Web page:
I felt a bit anxious running without a garmin today. I should have at least worn a watch. I had no idea how I was doing for time. But I felt okay running along San Juan Trail. From there, I hopped onto the Viejo Tie, a wonderful up and down, single track. I came upon two trail running acquaintances on the Tie, as they took my route, but in the opposite direction.
I hit Chiquito Trail in seemingly decent time. I took Chiquito up until I hit the San Juan Loop. I felt good, strong in fact on the entire trip out. I got a bit of rain. I handled the technical trail with stable feet. I took San Juan Loop for the climb up into the parking lot. The climb was tough. But it was NOTHING compared to what awaited me.
I could not, and I mean COULD NOT face up to the run back. It has always been a struggle for me. I can do it. But the upcoming struggle produced much unwanted anxiety today. As I took out my breakfast bar, which I ate on the run, I came up with my plan. I couldn’t think about what I had to run. I needed to CONQUER THE GROUND. That is, continue to get trail behind me. This mantra, “Conquer the ground,” took away my anxiety as I ran San Juan Loop back to Chiquito.
I ran much of the uphill, though slowly. Several times I needed to hike. I pushed myself off from giant boulders. I grabbed at branches for support. I knew as long as I could see the highway, I still had a heck of a long way to run to my next point, Chiquito Falls (which are dry). Every time I thought that I couldn’t see the highway any longer, I would look behind me or to my left, and sure enough, there was the tiny road, way down there. It was killing me!! Finally, I decided I must not look for the road.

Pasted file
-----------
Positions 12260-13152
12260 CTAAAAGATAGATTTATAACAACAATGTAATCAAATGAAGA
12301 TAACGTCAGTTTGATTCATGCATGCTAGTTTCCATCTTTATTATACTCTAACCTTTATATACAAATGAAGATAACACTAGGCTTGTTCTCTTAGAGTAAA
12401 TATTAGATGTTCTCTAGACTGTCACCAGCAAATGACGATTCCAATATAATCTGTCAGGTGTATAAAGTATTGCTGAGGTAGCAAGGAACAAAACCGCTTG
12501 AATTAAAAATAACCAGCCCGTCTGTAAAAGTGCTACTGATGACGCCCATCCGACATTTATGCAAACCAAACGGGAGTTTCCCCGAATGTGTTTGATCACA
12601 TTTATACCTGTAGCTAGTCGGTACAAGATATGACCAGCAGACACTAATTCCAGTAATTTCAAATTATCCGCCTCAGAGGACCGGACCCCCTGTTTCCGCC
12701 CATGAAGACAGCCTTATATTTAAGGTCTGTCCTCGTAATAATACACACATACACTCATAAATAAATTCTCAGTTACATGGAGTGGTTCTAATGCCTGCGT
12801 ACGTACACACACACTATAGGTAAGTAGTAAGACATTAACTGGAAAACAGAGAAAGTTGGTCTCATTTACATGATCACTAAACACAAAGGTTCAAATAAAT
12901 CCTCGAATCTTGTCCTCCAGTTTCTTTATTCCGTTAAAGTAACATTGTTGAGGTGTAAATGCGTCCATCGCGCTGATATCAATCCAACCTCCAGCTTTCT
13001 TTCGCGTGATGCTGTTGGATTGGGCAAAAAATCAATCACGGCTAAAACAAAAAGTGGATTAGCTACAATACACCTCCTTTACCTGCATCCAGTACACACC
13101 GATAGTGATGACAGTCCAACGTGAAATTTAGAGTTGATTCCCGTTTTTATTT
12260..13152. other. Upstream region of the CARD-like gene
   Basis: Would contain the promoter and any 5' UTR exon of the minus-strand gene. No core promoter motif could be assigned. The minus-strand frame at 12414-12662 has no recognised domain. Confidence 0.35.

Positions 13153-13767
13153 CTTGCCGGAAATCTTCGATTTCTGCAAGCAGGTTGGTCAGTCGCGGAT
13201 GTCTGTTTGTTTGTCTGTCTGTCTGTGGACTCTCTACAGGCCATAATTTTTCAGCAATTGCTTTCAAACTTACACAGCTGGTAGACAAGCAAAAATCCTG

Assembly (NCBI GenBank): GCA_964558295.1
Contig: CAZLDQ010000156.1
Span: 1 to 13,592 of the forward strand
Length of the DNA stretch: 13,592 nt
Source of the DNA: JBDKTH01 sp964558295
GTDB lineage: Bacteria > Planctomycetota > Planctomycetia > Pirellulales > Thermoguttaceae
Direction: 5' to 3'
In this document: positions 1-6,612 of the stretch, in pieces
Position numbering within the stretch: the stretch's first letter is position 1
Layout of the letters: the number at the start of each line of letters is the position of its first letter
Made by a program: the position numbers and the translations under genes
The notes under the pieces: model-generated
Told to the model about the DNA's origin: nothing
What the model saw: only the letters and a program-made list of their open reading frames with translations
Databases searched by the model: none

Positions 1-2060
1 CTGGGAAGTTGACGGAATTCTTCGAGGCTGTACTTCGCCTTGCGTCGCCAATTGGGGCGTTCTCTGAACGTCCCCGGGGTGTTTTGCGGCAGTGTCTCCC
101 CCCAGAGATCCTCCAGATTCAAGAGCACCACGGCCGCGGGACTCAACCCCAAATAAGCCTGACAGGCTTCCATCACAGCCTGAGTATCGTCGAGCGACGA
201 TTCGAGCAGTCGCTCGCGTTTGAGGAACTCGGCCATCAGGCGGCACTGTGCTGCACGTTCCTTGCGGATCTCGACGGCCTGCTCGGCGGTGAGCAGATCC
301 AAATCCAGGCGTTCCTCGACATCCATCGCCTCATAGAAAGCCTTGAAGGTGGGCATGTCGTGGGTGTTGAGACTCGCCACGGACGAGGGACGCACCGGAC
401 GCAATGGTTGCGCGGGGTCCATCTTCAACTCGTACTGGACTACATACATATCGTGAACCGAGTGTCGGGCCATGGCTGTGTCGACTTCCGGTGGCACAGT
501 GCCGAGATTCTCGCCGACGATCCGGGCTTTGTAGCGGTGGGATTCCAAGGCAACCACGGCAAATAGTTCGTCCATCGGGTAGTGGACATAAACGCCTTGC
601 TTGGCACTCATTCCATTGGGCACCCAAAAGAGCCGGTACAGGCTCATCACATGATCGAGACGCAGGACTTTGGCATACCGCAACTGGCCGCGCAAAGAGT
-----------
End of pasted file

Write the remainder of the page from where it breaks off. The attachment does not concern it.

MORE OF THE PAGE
Somewhere on my way to Chiquito Falls, I abruptly stopped. I don’t recall why. I just stopped. A second later, I heard the rattling, and at that moment saw the snake coiling up in the middle of the trail several feet ahead. I stepped forward for a closer picture. The snake slithered toward me! Stepping back, I took my picture further from the poisonous snake. Then I waited until it calmed down and slithered away. He rattled during his entire exit. Well, that added some excitement to my run. It actually helped take away some of the misery of this great struggle back to my truck.
FINALLY, I made Chiquito Falls. “Conquer the ground” wasn’t working for me anymore. With a few more miles, a few more long miles, I told myself, all you have to do is “Do the time.” A song by rapper T.I. came to mind where he sings, “Do the time, don’t let the time do you.” He’s talking about prison time. But on my run, that line seemed much more apropos to the few miles left on Chiquito. I had to take the trail, not let it beat me up. Just “do the time,” and it would eventually be over.
Some of the boulders that litter Chiquito:
Just do the time. Just do the time. “Do the time, don’t let the time do you.” After about a mile, I made the mistake and began looking forward. I looked forward to the next point, the Viejo Tie / Chiquito intersection. I knew I needed to cross over the dry creek bed twice, before I was even anywhere close to the tie. Even then, it seemed unbearably long to meet up with the Tie. I hiked often. I breathed in a gnat through my nose. Then when I took a deep breath through my mouth, I swallowed one of those dang gnats. It wasn’t pretty. No, indeed. I was no lady.
I continued on with flies buzzing about my ear with a wanting, an unbearable longing for the Viejo Tie. Finally, through the thick green forest, I saw it – the post! The post!!! I flew on past the Viejo Tie/Chiquito post, then hiked the uphill to the next flat.